Last week I had a suggestion from a Dad that we should talk about getting kids to bed. He was writing on a Friday night at 11.15 and his pre-schooler was still up. Birdy has always been really good at going to bed, so I thought I had this topic totally under control, and then this week, she’s played up every night. And I mean really played up.
Birdy already has a well-honed repertoire of bedtime antics. The first tactic is always another story, ‘Read it again, Mum’. Then, there’s the world’s longest tooth brushing event. There’s sometimes a request for an additional soft toy, like ‘I need doggy.’ After that, it’s on for young and old. ‘I need another tuck in. I need another cuddle. I need the fan on. I need the fan off. I need a short prayer. I need a big one. A big, big big, one. I need a tiny little milk. I need some water. I need my sleeping bag, etc. That’s all just par for the course. But this week she’s been outright refusing to go to bed – crying, screaming and thrashing around. Part of the problem was that we let her sleep with us for a night or two when she was really sick and now she doesn’t want to sleep in her own bed any more. I’ve had to be iron-willed, and if I’m honest, even a bit mean to get her to sleep in her own bed, but I know it’s the best thing for all of us. It’ s a night or two of pain for a long-term gain: we’re all so much happier when we’ve had a good night’s sleep.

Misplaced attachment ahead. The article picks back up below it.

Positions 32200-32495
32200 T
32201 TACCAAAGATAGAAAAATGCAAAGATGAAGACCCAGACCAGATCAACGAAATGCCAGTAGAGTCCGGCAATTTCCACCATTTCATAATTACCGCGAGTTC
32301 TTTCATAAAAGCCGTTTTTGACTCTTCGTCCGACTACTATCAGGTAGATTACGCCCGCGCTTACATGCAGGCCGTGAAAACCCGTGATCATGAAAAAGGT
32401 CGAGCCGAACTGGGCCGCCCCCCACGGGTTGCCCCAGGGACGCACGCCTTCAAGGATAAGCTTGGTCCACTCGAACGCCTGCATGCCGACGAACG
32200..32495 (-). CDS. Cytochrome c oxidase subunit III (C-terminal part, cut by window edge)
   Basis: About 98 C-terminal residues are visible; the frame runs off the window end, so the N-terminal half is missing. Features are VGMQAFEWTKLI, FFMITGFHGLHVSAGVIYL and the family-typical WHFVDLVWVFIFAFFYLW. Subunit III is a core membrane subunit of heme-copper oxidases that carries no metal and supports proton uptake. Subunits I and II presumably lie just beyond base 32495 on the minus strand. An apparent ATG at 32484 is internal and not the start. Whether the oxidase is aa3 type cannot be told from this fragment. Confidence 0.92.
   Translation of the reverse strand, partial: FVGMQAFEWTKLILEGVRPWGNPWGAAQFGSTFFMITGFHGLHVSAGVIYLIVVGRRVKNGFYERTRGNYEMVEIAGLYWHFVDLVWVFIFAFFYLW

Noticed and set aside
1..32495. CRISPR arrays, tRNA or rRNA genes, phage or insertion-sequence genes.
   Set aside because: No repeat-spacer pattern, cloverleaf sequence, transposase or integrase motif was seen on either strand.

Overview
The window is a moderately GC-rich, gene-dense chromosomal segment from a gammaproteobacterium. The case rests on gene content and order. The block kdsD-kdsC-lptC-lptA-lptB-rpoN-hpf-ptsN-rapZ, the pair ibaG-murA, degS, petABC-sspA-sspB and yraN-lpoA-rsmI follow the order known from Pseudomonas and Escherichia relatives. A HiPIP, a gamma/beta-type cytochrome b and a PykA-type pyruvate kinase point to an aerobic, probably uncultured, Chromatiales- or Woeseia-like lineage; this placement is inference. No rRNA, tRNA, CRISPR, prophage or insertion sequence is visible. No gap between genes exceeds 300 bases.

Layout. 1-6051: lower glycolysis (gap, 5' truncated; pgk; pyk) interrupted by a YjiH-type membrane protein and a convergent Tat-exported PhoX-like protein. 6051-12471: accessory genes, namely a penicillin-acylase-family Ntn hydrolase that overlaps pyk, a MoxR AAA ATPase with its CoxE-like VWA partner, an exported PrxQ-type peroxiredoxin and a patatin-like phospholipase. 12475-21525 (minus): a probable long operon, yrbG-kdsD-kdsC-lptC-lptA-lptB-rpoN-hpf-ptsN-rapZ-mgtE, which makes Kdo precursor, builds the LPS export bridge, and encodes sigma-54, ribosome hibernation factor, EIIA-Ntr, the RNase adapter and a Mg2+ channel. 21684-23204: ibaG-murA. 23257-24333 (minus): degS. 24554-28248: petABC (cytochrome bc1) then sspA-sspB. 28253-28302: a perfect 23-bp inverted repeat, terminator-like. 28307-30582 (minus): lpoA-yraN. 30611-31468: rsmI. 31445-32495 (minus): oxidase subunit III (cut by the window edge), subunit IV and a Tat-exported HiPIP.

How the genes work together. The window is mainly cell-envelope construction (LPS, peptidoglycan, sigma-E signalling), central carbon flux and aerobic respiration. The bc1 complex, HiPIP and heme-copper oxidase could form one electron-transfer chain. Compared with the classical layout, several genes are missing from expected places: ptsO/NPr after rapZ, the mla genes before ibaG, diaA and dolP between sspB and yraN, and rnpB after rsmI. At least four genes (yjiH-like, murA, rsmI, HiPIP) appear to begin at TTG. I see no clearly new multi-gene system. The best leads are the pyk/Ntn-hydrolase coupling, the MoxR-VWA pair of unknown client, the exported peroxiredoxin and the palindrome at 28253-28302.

That doesn’t mean that I just say no to every bedtime request. If it’s just blatant stalling, then I’ve found it’s better to be firm. But sometimes I think it can be helpful to let them exercise a little bit of autonomy at bedtime. Going to bed is something you don’t get a choice about, so those extra requests might be their way of exerting some control over what happens to them. So if it’s something simple, like wanting a particular blanket, then I’ll usually honour the request. However, I’ve also found that even the most innocent habit can turn into a problem. For example, Birdy went through a phase of always asking for a ‘tiny little milk’ before bed, and for a while we used to give it to her, but then she started drinking it so slowly and refusing to hand the cup over. So we had to put a stop to the ‘tiny little milks’ for good.
On the question of bedtime routines, I certainly think it’s helpful to do things in the same order each night so they know that bedtime is approaching. I also think it helps if your kids go to bed at roughly the same time each night because then their bodies are also telling them it’s time for sleep. I know some people let their kids stay up as late as they want, but then the couple isn’t getting any time together in the evening. I also think it’s nice to make staying up late a special treat for when you have something social on. If you’re always strict about bedtime, with no exceptions, then you’ll miss out on a lot of fun times together.
What tricks do your kids use to delay going to bed? How do you deal with them? Do you use a set bedtime, or just go with the flow? What do you do with a Jack-in-the-Box who keeps popping up again? Have your kids ever put on a real bedtime protest tantrum? If so, how have you dealt with it?
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